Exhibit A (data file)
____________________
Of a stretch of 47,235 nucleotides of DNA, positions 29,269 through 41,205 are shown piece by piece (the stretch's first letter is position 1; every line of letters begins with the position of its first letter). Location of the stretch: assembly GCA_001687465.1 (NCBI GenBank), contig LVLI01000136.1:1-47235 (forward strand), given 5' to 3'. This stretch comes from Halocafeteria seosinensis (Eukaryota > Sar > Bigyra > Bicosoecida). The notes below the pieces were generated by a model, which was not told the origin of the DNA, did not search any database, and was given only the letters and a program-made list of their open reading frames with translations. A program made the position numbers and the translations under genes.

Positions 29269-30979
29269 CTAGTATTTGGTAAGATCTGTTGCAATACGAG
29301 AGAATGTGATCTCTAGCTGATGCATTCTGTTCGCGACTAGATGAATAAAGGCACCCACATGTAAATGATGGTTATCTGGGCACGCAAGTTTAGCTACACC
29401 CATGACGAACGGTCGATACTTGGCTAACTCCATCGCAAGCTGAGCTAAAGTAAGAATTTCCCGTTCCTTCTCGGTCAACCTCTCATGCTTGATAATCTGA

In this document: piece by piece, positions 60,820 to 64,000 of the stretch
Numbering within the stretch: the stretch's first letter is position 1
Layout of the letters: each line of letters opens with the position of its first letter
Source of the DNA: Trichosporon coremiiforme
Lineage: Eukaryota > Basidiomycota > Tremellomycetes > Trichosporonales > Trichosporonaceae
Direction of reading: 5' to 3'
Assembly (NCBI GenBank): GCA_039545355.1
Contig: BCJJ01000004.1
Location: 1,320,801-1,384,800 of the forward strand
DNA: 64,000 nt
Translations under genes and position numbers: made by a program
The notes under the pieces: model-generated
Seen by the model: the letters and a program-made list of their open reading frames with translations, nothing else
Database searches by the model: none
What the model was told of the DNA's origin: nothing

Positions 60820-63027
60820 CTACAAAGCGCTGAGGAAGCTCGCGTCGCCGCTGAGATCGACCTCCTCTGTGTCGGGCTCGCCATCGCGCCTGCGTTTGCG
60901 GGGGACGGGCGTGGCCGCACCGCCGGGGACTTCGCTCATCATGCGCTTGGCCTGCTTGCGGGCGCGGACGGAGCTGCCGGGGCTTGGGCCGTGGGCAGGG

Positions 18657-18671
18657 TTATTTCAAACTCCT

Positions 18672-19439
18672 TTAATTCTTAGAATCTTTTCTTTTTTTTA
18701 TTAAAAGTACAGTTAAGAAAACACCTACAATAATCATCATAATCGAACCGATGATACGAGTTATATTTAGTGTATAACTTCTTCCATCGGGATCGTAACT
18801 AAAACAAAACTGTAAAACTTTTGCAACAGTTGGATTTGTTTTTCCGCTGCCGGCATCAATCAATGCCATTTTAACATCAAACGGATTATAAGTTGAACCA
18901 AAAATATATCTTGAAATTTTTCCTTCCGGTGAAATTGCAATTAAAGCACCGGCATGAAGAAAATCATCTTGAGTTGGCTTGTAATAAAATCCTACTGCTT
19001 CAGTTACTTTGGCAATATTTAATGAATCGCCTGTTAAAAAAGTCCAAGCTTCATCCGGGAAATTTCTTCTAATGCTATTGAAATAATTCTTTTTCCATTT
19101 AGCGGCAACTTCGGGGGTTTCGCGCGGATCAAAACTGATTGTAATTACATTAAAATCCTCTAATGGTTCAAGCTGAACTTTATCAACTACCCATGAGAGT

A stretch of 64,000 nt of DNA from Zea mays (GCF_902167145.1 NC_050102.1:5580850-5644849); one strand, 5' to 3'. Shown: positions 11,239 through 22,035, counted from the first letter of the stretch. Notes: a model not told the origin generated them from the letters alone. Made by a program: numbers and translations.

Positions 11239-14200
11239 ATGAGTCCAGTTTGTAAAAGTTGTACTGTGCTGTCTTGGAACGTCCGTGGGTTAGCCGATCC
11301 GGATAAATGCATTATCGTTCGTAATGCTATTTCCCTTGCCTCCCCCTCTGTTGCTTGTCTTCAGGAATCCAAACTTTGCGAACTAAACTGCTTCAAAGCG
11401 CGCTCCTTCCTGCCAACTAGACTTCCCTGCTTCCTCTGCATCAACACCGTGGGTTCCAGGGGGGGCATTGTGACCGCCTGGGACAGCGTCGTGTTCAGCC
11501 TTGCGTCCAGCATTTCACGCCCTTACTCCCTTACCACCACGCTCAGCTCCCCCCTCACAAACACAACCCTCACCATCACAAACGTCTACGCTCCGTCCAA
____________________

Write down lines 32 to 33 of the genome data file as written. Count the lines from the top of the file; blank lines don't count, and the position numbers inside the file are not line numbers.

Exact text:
19101 AGCGGCAACTTCGGGGGTTTCGCGCGGATCAAAACTGATTGTAATTACATTAAAATCCTCTAATGGTTCAAGCTGAACTTTATCAACTACCCATGAGAGT

A stretch of 64,000 nt of DNA from Zea mays (GCF_902167145.1 NC_050102.1:5580850-5644849); one strand, 5' to 3'. Shown: positions 11,239 through 22,035, counted from the first letter of the stretch. Notes: a model not told the origin generated them from the letters alone. Made by a program: numbers and translations.